- Susan Gushee O'Malley
A version of this article originally appeared in African American National Biography.
civil rights organizer, was born Ella Josephine Baker in Norfolk, Virginia, the daughter of Blake Baker, a waiter on the ferry between Norfolk and Washington, D.C., and Georgianna Ross. In rural North Carolina where Ella Baker grew up, she experienced a strong sense of black community. Her grandfather, who had been a slave, acquired the land in Littleton on which he had slaved. He raised fruit, vegetables, and cattle, which he shared with the community. He also served as the local Baptist minister. Baker's mother took care of the sick and needy.
After graduating in 1927 from Shaw University in Raleigh, North Carolina, Baker moved to New York City. She had dreamed of doing graduate work in sociology at the University of Chicago, but it was 1929, and times were hard. Few jobs were open to black women except teaching, which Baker refused to do because “this was the thing that everybody figures you could do” (Cantarow and O'Malley, 62). To survive, Baker waitressed and worked in a factory. During 1929–1930 she was an editorial staff member of the American West Indian News and in 1932 became an editorial assistant for George Schuyler 's Negro National News, for which she also worked as office manager. In 1930 she was on the board of directors of Harlem's Own Cooperative and worked with the Dunbar Housewives' League on tenant and consumer rights. In 1930 she helped organize and in 1931 became the national executive director of the Young Negroes' Cooperative League, a consumer cooperative. Baker also taught consumer education for the Works Progress Administration in the 1930s and, according to a letter written in 1936, divided her time between consumer education and working at the public library at 135th Street. She married Thomas J. Roberts in 1940 or 1941; they had no children.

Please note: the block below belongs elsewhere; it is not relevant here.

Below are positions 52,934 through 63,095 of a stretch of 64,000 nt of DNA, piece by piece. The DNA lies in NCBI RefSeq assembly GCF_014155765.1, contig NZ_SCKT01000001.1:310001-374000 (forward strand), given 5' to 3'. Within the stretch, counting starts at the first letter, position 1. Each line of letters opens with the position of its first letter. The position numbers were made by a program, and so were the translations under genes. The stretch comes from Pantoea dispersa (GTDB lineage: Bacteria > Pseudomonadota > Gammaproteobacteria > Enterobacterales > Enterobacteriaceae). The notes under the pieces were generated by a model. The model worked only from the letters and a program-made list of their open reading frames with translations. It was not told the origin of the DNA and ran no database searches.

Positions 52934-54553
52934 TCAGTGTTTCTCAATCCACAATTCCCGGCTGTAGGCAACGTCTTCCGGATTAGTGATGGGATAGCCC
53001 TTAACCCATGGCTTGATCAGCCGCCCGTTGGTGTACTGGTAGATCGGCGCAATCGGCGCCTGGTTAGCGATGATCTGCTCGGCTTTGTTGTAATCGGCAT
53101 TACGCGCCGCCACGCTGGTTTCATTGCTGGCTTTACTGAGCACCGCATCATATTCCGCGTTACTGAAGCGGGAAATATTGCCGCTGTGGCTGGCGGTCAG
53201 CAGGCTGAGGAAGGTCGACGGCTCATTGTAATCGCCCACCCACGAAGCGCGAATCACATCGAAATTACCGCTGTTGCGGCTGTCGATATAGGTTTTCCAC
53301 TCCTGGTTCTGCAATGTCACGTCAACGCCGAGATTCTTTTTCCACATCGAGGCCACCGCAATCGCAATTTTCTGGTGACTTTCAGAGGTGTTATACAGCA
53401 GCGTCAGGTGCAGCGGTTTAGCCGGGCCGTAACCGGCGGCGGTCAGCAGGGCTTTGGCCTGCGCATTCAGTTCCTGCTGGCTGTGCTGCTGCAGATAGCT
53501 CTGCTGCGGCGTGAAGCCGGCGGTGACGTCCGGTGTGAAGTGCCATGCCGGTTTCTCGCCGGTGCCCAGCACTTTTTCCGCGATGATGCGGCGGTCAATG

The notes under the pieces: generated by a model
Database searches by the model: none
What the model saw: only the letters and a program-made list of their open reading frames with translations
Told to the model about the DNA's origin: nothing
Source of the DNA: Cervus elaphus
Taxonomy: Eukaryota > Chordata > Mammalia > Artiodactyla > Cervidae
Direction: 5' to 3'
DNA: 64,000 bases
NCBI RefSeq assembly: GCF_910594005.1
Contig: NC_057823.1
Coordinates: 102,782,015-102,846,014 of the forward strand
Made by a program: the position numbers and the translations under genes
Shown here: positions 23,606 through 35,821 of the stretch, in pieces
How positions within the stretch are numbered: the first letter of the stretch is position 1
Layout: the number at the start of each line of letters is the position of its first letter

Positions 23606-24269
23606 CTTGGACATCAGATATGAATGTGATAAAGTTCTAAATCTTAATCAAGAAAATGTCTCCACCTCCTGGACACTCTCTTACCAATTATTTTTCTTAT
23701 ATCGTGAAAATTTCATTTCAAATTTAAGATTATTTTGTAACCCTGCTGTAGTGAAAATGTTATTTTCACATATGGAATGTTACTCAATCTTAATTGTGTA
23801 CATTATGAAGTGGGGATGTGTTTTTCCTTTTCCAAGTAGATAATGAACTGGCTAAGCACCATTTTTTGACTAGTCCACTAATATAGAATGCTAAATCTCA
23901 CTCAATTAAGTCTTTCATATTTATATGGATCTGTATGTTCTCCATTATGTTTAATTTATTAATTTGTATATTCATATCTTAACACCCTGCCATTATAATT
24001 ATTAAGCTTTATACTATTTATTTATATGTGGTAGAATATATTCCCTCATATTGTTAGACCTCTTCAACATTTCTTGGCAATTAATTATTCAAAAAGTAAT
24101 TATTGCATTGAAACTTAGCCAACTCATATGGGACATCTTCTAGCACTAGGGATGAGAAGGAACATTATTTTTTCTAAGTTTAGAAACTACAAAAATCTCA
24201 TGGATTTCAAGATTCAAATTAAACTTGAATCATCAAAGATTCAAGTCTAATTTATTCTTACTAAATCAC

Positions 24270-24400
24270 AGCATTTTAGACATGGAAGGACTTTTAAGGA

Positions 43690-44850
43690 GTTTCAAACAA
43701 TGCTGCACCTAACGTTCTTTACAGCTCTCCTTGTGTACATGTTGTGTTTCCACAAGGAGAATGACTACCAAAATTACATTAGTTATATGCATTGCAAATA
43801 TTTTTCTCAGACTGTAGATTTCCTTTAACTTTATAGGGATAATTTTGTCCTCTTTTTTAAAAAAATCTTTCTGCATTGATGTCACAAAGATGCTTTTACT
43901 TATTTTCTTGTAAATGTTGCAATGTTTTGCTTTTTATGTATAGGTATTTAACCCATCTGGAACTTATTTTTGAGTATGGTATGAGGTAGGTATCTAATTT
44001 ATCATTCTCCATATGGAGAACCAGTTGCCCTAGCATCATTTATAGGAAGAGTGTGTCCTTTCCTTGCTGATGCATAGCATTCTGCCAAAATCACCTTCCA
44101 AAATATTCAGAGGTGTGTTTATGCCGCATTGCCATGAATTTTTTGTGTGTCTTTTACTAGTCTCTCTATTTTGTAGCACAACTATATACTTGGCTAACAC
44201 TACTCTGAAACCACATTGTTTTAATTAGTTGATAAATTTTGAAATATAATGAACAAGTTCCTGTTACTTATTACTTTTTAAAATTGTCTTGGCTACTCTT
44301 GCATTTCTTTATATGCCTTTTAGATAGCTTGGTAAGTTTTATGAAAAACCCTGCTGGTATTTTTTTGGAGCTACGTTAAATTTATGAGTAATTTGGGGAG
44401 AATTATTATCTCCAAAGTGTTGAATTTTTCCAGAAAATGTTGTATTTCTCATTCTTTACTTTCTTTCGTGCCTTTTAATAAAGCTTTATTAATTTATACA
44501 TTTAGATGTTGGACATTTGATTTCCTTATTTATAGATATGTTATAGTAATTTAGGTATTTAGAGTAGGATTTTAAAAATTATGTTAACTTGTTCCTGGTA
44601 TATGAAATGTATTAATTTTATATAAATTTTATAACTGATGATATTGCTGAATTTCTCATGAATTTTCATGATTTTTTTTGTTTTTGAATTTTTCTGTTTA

Beginning in 1938 Baker worked with the National Association for the Advancement of Colored People (NAACP), and from 1941 to 1946 she traveled throughout the country but especially in the South for the NAACP, first as field secretary and then as a highly successful director of branches to recruit members, raise money, and organize local campaigns. Among the issues in which she was involved were the-antilynching campaign, the equal-pay-for-black-teachers movement, and job training for black workers. Baker's strength was the ability to evoke in people a feeling of common need and the belief that people together can change the conditions under which they live. Her philosophy of organizing was “you start where the people are” and “strong people don't need strong leaders.” In her years with the NAACP, Baker formed a network of people involved with civil rights throughout the South that proved invaluable in the struggles of the 1950s and 1960s. Among the more significant of her protégés was the Alabama seamstress Rosa Parks . Baker resigned from her leadership role in the national NAACP in 1946 because she felt it was too bureaucratic. She also had agreed to take responsibility for raising her niece. Back in New York City, she worked with the NAACP on school desegregation, sat on the Commission on Integration for the New York City Board of Education, and in 1952 became president of the New York City NAACP chapter. In 1953 she resigned from the NAACP presidency to run unsuccessfully for the New York City Council on the Liberal Party ticket. To support herself, she worked as director of the Harlem Division of the New York City Committee of the American Cancer Society.